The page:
It’s decidedly unsexy work, but sexy’s not worth it without the peace of mind of knowing that our floors are strong and our pipes are leak-free.  In my next post, I’ll show you what the finished ceiling looks like.

Winter’s last stand

There’s sleet tapping on the windowpanes on March 6. I’ve never known a winter so relentless, and that includes all my years living in Boston and the mountains of southwest Virginia. It seems as though spring will never arrive, but the yard knows better. The land around us has been tended for hundreds of years so there’s nearly always a floral display, even in the depths of winter. I like how a garden acts as a calendar. I know that fall is just around the corner when the spider lilies show their exotic petals, that it’s nearly Halloween when the pink camellia blooms, and that the dog days of summer have arrived when the dahlias on the corner are flush with flowers. But it’s the early springtime show that is particularly exciting to me, as a harbinger of longer, warmer days and a return to outdoor living.

At the Ordinary House, the surest sign of impending spring is the purple carpet formed by the crocuses (croci?) that trace the banks of the stream at the bottom of the yard.

crocus carpet

Their fleeting display is a welcome reassurance that we’ve nearly made our way through winter.

crocus

The droopy blooms of the hellebores are out, slumping as if they too are tired of the never ending cold.

hellebore

And, of course, ever eager daffodils are popping up here and there. They appear out of nowhere when we get brief spurts of warmth and seem to pause when temperatures cool again.

There’s hope for next year: NOAA just issued an El Nino warning, which could portend a warmer winter for us East Coasters – but not before giving us plenty of opportunities to complain about heat and rain this summer.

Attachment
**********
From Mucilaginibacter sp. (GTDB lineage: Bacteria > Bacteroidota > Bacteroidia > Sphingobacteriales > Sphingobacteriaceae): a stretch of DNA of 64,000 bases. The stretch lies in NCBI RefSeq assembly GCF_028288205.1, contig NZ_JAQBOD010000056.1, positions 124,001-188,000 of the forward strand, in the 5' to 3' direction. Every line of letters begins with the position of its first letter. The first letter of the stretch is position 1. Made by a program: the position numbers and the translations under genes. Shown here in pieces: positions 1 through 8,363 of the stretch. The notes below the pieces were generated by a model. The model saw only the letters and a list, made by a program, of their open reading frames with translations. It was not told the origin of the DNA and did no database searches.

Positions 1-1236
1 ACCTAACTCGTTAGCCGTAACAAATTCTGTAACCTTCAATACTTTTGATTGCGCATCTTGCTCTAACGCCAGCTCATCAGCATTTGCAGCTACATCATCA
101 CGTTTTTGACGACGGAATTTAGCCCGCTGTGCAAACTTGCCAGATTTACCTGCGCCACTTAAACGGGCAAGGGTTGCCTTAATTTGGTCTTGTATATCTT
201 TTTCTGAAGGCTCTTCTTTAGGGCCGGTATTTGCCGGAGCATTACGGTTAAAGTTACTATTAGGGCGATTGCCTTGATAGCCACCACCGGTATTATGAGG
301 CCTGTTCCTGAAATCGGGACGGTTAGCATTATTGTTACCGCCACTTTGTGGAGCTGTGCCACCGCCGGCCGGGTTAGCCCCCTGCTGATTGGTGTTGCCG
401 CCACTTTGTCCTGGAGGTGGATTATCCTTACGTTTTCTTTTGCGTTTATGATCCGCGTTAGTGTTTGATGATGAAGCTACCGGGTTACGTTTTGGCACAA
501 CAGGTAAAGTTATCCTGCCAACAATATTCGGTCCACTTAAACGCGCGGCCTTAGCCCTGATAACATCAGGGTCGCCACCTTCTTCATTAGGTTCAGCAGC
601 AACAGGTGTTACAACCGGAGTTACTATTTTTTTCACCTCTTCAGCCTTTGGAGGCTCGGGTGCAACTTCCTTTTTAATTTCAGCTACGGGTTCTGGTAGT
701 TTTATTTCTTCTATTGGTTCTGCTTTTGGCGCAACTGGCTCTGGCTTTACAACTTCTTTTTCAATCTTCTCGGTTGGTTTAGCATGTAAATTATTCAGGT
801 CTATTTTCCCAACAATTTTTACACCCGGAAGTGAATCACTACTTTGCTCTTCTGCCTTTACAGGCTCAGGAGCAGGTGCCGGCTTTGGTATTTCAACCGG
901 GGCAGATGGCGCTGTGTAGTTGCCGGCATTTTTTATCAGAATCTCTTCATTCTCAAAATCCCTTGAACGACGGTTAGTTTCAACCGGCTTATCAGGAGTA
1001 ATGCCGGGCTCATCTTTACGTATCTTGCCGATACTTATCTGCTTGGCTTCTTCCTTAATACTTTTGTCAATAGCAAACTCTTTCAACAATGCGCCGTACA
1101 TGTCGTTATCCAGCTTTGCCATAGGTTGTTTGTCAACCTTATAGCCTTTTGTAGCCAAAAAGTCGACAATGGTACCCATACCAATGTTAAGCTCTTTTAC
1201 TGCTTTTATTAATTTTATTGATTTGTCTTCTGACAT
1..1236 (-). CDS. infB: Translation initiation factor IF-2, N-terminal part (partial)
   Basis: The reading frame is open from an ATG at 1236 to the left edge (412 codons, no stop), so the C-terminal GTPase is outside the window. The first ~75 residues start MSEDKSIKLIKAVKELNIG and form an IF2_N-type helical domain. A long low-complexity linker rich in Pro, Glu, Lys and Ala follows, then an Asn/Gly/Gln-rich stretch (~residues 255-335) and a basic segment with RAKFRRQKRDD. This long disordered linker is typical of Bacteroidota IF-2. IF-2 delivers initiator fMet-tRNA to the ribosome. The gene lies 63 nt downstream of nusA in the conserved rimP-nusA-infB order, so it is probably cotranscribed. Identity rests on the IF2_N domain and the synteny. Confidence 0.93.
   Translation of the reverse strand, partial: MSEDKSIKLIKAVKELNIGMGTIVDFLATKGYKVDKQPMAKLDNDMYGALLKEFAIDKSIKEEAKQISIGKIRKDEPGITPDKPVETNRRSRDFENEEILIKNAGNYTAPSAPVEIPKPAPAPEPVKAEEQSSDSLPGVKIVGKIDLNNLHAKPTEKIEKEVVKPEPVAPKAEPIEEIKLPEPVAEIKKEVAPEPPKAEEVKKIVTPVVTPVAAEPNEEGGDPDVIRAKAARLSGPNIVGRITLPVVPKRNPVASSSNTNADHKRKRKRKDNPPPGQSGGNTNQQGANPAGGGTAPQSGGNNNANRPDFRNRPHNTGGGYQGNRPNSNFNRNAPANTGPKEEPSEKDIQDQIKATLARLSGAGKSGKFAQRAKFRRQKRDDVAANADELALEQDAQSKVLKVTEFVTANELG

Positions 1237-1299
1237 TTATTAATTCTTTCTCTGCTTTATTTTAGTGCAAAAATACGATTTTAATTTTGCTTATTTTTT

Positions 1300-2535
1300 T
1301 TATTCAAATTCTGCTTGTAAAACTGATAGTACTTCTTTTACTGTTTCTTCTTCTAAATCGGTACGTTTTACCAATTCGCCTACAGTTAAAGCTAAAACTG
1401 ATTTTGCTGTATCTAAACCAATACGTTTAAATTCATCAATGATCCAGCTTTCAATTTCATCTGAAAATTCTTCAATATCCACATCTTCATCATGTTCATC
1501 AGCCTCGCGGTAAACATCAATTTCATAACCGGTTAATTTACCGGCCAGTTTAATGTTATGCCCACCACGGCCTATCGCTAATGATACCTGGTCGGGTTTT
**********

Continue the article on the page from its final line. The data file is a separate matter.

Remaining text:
Eating an elephant, one bite at a time.

In architecture school, I shied away from the professors who had short careers in the real world before retreating into academia. I was born into a family of self-sufficient builders and engineers, so I’ve long been wary of anyone who lacked the resourcefulness to translate their book learnin’ into day-to-day pragmatism. Now that I’m a registered architect with more than a decade of experience, I continue to believe that there’s no substitute for real world experience. I’ve learned more about building and designing while renovating my own houses than I have from everything else I’ve done in my career.  Until you’ve nailed together a stud wall or run a new electrical circuit, it’s hard to really appreciate what it takes to build something.

Today, I’m getting a fresh lesson in the realities of renovation. I guide clients through this process every day, so it’s easy to get desensitized to the stress of working on an old house. Unless your pot of gold is limitless, work on existing buildings is never dull.  Projects on the Ordinary House keep me in touch with the gut punches that renovation delivers regularly. It’s the best continuing education I could ask for.

Since last week, we’ve hired a plumber (really) and today a small crew of three guys got started. Two hours into the work day, my phone rang and Matt, the lead plumber, delivered this news: “Man, it looks like the last plumber in here used a chainsaw on your floor joists.”

I had two immediate reactions:

1) Thank you, Matt, for stopping work and picking up the phone. Anxious for a paycheck, many contractors would have gone ahead and done their own hack job to put themselves one step closer to pay day.

2) FML. Somebody remind me again why I enjoy this?

random plumbing

We’ve set up a meeting tomorrow with a county building inspector to get input on what he’ll pass on inspection. Loaded with that information, we’ll develop a plan to reinforce the floor joists and keep the plumbers moving. Until then, I suppose we’ll just have to get used to the toilet sitting in the upstairs hall.

toilet in hall